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  • #55
sophiecentaur
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Heat must transfer from (incoming) air to liquid for evaporation to take place.
That's true. I guess there's a logic that says it has to be the incoming air that prevents the water from cooling so much that evaporation stops. But it's got to be true that it's the Latent heat of vaporisation of the water that's the source of 'minus' energy and that has to be supplied by the air flow. So it's perhaps not a case of one mechanism or the other that cools the room.
I guess some numbers would be appropriate.
 
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I guess I'm thinking of standard kitchen refrigerators where the vapor is contained. The air is cooled because heat is required to evaporate the refrigerant. Compression aside, is an open evaporative cooler fundamentally different?

I've never lived where a swamp cooler made sense. But don't they have some sort of substrate that is kept wet that the air blows through? It seems like the air would give up heat there. And I guess you're right, there would be cooler water vapor that comes out as well.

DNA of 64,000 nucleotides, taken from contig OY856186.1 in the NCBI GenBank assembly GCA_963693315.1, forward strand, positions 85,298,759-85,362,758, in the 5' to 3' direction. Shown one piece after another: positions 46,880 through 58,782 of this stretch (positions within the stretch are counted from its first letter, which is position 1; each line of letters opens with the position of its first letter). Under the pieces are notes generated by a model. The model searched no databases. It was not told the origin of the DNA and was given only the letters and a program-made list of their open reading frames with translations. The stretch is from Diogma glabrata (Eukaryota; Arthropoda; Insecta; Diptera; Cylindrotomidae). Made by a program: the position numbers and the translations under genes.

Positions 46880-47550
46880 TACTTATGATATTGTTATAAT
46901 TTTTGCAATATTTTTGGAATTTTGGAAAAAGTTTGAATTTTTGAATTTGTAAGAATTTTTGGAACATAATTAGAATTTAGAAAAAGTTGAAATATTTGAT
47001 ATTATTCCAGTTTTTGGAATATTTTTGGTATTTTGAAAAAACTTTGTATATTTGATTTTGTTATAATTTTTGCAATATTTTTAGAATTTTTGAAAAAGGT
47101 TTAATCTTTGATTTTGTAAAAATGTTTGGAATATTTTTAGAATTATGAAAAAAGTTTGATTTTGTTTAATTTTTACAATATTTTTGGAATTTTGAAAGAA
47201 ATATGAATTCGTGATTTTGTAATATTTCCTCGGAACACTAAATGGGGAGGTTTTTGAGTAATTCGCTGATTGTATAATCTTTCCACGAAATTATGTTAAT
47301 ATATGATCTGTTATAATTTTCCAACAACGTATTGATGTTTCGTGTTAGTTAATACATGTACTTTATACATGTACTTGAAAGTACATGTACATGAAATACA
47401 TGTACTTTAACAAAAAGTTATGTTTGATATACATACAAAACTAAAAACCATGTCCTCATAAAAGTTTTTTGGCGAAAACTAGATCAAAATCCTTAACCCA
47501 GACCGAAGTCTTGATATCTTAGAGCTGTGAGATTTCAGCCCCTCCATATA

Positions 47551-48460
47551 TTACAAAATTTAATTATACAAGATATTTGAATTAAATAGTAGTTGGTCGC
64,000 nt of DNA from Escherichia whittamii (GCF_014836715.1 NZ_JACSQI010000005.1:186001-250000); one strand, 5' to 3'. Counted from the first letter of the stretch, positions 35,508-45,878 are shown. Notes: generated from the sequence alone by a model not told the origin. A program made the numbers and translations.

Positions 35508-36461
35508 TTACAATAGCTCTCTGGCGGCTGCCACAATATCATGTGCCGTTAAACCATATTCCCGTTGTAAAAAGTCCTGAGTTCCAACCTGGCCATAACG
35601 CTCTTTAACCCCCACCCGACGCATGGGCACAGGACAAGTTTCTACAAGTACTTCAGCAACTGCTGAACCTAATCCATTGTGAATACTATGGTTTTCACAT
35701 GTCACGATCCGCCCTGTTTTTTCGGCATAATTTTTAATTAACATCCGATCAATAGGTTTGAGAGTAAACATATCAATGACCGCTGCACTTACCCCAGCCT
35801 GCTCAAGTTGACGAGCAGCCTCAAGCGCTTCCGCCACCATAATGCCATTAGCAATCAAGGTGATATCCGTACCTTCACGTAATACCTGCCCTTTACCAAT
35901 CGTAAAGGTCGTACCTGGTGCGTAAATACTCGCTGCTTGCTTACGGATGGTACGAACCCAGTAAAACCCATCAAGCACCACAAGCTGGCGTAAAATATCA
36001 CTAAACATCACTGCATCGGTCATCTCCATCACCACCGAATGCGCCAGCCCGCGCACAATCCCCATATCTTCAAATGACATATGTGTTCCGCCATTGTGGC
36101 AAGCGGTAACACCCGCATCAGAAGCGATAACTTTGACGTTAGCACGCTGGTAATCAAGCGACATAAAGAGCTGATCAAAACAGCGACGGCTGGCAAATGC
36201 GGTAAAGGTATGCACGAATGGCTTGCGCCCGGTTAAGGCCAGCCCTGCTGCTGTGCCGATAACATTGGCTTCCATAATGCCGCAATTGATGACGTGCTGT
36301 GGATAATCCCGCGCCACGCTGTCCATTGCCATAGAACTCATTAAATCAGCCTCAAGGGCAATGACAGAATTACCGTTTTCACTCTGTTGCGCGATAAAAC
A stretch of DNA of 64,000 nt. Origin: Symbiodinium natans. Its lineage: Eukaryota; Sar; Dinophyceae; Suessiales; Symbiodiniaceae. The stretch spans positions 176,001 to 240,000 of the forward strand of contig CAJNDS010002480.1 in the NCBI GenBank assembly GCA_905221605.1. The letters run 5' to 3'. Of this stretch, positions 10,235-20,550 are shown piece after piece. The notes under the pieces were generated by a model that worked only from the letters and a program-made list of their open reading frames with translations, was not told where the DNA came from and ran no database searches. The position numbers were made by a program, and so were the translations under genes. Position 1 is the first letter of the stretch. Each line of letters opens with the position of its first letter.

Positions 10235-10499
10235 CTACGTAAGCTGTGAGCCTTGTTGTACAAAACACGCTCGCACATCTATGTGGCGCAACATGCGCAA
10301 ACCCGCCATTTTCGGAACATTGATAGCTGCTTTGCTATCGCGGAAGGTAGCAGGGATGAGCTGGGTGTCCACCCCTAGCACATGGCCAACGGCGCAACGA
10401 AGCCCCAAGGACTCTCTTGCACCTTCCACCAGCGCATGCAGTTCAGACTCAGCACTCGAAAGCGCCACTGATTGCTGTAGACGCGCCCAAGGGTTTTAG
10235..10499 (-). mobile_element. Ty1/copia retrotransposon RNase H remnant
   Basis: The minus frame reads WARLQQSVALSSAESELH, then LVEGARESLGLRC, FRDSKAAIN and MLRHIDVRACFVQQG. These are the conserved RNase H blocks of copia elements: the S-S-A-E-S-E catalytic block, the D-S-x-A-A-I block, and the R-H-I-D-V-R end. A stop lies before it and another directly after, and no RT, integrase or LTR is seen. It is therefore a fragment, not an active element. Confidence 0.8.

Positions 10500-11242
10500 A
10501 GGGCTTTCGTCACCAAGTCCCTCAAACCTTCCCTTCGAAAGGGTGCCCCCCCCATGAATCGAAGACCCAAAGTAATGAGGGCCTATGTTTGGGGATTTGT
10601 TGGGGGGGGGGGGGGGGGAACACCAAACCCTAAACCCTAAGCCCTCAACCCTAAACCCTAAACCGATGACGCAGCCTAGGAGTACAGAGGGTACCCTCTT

How would you measure the relative contributions?
 
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you said: "it [the video] doesn't say that the air gets hotter.". but the explanation given in the video has the hottest water molecules going into the air; so surely that must make the air warmer, right?

No. What if the air is already warmer than the hottest air molecules? Then the process will tend to cool the air. But the air is such a large heat sink in this scenario that it doesn't really matter.

I mean it made the skin cooler by leaving and now is part of the air, making the air warmer, right?

Making the skin cooler is all that really matters when you're trying to explain this evaporative cooling effect. Who cares what happens to the air?